The first time they put on a pair of braces, the story goes, the saw got switched to high power by mistake. Not only did the Doc pulverize the patient’s skull, blood and chunks of brain covered the walls and slid down the colleagues gathered round. Fortunately, it was just some kid from the streets. That’s how the story goes.

The first braces weighed so much that supports had to be sent down the kid’s neck to his spine so they wouldn’t crush the whole brain. Now they’re leaf-thin, more like a piece of paper covered with foreign writing than the mind-altering circuit board they are.

The Doc attaches them with goop he claims is not Elmer’s Glue, but you have doubts. It’s like someone climbing up a nostril, sliding down your throat, going for a swim in your stomach, splashing around in the acid, and forcing themselves out your rectum, except worse. It’s not your body or mind being invaded, but your personality itself.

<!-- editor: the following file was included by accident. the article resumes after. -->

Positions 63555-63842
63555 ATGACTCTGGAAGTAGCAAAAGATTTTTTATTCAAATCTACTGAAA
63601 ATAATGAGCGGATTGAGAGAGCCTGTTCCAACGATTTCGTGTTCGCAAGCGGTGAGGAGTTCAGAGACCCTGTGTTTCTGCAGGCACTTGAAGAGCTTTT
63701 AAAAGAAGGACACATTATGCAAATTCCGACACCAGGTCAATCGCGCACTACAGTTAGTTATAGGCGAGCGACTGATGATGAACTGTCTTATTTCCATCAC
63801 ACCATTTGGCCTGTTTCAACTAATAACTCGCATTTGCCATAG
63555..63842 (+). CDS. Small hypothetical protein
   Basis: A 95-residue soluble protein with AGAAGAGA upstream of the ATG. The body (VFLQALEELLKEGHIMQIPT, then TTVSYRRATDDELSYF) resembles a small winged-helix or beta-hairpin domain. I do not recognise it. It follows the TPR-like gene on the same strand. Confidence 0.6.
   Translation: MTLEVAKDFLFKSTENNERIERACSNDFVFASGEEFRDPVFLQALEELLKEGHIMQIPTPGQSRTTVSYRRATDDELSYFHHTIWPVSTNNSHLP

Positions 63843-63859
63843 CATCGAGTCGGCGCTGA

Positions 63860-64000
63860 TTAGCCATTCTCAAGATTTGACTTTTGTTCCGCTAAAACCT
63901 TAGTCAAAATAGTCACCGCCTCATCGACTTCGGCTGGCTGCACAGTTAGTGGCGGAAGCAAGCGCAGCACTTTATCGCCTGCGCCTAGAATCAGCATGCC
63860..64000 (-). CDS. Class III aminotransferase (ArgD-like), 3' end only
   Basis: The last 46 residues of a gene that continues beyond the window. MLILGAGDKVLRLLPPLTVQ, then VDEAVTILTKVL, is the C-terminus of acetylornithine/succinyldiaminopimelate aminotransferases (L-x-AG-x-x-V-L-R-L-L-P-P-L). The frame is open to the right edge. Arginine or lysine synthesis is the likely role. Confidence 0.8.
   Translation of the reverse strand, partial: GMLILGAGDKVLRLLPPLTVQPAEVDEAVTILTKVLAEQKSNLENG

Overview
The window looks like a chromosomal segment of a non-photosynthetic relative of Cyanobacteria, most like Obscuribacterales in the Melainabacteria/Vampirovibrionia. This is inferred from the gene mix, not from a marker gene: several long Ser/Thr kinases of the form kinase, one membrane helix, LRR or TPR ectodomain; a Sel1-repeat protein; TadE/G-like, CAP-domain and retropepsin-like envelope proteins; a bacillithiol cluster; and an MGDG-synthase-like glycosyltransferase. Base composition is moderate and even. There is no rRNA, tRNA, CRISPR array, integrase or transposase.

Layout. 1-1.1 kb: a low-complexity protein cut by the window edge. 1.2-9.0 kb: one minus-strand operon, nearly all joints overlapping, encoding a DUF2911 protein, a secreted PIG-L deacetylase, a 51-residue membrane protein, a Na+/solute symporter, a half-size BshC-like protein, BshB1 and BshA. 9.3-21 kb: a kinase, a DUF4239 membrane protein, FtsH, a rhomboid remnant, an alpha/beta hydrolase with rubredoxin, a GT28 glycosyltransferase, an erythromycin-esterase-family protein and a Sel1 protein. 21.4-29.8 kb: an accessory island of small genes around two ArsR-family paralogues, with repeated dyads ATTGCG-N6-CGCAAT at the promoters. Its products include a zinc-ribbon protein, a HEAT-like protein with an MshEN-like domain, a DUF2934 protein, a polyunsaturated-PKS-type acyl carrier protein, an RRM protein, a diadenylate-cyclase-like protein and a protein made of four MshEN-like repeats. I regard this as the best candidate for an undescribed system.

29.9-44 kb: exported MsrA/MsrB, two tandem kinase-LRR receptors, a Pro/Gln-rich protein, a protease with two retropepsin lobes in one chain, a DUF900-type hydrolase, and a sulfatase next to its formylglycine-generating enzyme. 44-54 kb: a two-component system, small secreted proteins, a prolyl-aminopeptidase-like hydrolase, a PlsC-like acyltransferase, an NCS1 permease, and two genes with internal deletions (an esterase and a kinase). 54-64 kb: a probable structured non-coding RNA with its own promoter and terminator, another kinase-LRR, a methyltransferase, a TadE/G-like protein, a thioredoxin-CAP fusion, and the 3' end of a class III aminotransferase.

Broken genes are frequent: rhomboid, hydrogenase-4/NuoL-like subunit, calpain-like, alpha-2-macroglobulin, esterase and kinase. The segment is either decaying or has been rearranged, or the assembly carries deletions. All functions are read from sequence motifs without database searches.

Then the changes start.


I didn’t even notice until it was too late.

I’d find myself staring blankly at the closet on the verge of tears. Marveling at the faded tees, the wrinkled khakis, war-torn blue jeans, I stopped short of wailing and gnashing of teeth. Legs and fingers trembling like my muscles were having an earthquake, I’d fall to the floor and just stare up at the clothes, and all of a sudden I’m seven and I’ve wet the bed, and cried, and fallen asleep again, and woken up all sticky and

It’s mid-dinner, my fork crashed to the table and I lurched suddenly up, darting to my room, pulling off ancient socks and tossing them into the wastebasket with a sudden sensation of relief.

Each time I emptied my trash, another shirt would be there, lettering all chipped, bunched up like a broken promise in the bottom of the can, no memory of how it got there.